AUC Press: When and how does the translation language betray the original text?


FG:
The translation betrays the original when the translator does not understand the original and offers a literal translation rather mechanically. I was translating Edwar al-Kharrat’s lyrical novel, Rama and the Dragon, and came across the expression ‘ifrita (literally afreet or jinnee). Since it was not appropriate for the context, I checked dictionaries to no avail. But I kept asking friends and colleagues only to discover it is the Egyptian colloquial way of referring to a worker’s overall. Another betrayal is when the translator takes short cuts and dismisses what he or she does not understand. Understanding is not a matter of only knowing the words but also grasping the stylistic specificity of the writer. All conscientious translations—different as they may be—are modes of interpreting the original and there should be room for a variety of interpretations or performances, to use my own idiom.


AUC Press: You recently won the University of Arkansas Arabic Translation Award for 2013, in recognition of your work, translating, with John Verlenden, Chronicles of Majnun Layla and Selected Poems of Qassim Haddad. What more needs to be done today to bring translated Arabic literature to an even broader international audience?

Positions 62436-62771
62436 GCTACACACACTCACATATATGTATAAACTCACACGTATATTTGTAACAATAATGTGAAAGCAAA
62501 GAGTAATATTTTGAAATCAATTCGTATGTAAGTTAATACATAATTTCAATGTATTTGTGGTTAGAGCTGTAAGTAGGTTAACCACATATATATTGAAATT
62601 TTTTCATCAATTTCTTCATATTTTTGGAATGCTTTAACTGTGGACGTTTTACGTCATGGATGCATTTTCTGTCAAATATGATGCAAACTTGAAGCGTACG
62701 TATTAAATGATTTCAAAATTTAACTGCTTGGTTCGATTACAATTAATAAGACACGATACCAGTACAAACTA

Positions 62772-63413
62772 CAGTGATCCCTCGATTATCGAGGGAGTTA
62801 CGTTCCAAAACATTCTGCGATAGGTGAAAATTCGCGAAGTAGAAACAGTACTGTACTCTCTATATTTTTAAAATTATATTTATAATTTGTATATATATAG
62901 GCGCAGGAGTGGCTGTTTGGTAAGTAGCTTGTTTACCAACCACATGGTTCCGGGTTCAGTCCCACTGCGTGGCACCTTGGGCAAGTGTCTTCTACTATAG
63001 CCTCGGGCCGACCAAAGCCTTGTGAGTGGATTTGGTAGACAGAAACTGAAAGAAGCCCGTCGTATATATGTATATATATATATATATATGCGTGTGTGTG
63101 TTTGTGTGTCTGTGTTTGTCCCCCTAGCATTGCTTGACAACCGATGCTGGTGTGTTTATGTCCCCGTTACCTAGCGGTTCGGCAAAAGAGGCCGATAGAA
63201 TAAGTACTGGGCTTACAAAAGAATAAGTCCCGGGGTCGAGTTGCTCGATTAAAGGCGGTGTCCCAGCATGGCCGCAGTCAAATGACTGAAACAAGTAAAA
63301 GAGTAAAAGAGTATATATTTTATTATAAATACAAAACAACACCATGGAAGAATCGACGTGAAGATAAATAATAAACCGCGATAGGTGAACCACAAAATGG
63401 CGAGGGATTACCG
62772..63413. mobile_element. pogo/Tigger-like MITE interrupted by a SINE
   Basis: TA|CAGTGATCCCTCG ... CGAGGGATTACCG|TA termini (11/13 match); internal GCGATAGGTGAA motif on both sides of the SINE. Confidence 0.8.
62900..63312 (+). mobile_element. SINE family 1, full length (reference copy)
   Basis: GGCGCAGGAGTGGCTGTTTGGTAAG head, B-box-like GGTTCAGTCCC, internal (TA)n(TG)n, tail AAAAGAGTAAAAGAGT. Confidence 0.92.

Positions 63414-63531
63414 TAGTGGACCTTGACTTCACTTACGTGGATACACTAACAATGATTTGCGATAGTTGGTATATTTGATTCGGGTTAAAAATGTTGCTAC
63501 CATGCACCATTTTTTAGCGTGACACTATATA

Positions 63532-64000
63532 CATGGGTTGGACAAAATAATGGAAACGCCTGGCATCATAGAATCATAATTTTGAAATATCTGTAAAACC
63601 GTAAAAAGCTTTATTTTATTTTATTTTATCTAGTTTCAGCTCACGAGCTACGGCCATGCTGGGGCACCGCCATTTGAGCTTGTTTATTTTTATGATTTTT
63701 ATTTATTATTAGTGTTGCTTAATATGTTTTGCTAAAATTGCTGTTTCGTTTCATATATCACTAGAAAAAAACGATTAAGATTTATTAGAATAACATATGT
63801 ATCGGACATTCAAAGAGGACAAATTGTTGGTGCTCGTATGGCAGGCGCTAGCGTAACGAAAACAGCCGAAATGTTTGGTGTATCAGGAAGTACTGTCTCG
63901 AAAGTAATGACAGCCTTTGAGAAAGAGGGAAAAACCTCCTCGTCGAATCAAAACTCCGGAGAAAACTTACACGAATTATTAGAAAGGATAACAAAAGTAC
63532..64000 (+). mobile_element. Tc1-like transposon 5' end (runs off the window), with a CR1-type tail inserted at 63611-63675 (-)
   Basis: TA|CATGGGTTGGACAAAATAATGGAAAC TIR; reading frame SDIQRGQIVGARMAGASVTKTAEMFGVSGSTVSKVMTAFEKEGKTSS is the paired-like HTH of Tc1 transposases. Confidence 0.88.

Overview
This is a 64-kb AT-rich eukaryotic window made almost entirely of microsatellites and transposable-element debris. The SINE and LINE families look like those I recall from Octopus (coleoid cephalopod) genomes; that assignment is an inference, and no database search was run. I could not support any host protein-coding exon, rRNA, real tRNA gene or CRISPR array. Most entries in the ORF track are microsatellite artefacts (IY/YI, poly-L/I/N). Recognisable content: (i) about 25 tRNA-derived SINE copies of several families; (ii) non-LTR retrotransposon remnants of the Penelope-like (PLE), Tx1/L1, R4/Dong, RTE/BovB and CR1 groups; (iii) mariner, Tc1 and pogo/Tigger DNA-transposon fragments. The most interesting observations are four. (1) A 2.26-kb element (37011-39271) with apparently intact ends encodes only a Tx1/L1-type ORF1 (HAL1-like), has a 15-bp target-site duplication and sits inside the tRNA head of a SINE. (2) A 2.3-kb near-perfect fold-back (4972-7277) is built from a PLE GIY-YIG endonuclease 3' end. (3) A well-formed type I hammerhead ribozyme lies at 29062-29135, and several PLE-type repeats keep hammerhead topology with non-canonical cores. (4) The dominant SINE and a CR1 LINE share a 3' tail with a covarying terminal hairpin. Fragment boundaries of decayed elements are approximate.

FG: I think what the AUC Press has undertaken in translating Arabic fiction and offering an award in the name of Naguib Mahfouz is a step in the right direction in disseminating Arabic literature. What is needed perhaps is something akin to what the Feminist Press does in New York. When an Arab writer or an African writer is published with them, there is a short Foreword by a well-known writer as well as a longer Afterword—an essay—by a scholar on the novel. This acquaints the reader in the target language with the cultural context and throws light on how to appreciate the work itself. A general reader cannot grasp cultural and literary specificity and thus such supplementary material helps the text in crossing linguistic and cultural borders.   

 

AUC Press: Who is your favorite Arab writer today?

FG: I like many: Ibrahim al-Koni, Edwar al-Kharrat, Latifa al-Zayyat, Yusuf Idris, Abdel-Rahman Munif among fiction writers. My favorite poets are Matar, Haddad, Saadi Youssef, and Mahmoud Darwish.


     

AUC Press: You are also the editor of Alif: Journal of Comparative Poetics, published by the AUC Press. Previous issues have focused on a fascinating scope of topics, ranging from Wanderlust: Travel Literature of Egypt and the Middle East (2006) and Childhood: Creativity and Representation (2007) to Trauma and Memory (2010) and The Desert: Human Geography and Symbolic Economy (2013).  In your opinion what makes this journal unique?

FG:  Alif is unique in addressing issues relevant to literary theory and cultural studies by calling on views from within and from abroad. It is truly global, having represented the voices of scholars and writers from the five continents, bringing together essays by established names as well as emerging scholars. Besides scholarly and peer-reviewed articles, we invite a creative writer to present a testimonial essay on the theme of the issue. Alif has also engaged artists in interviews by addressing their interest in the given theme of the issue visually and reflectively.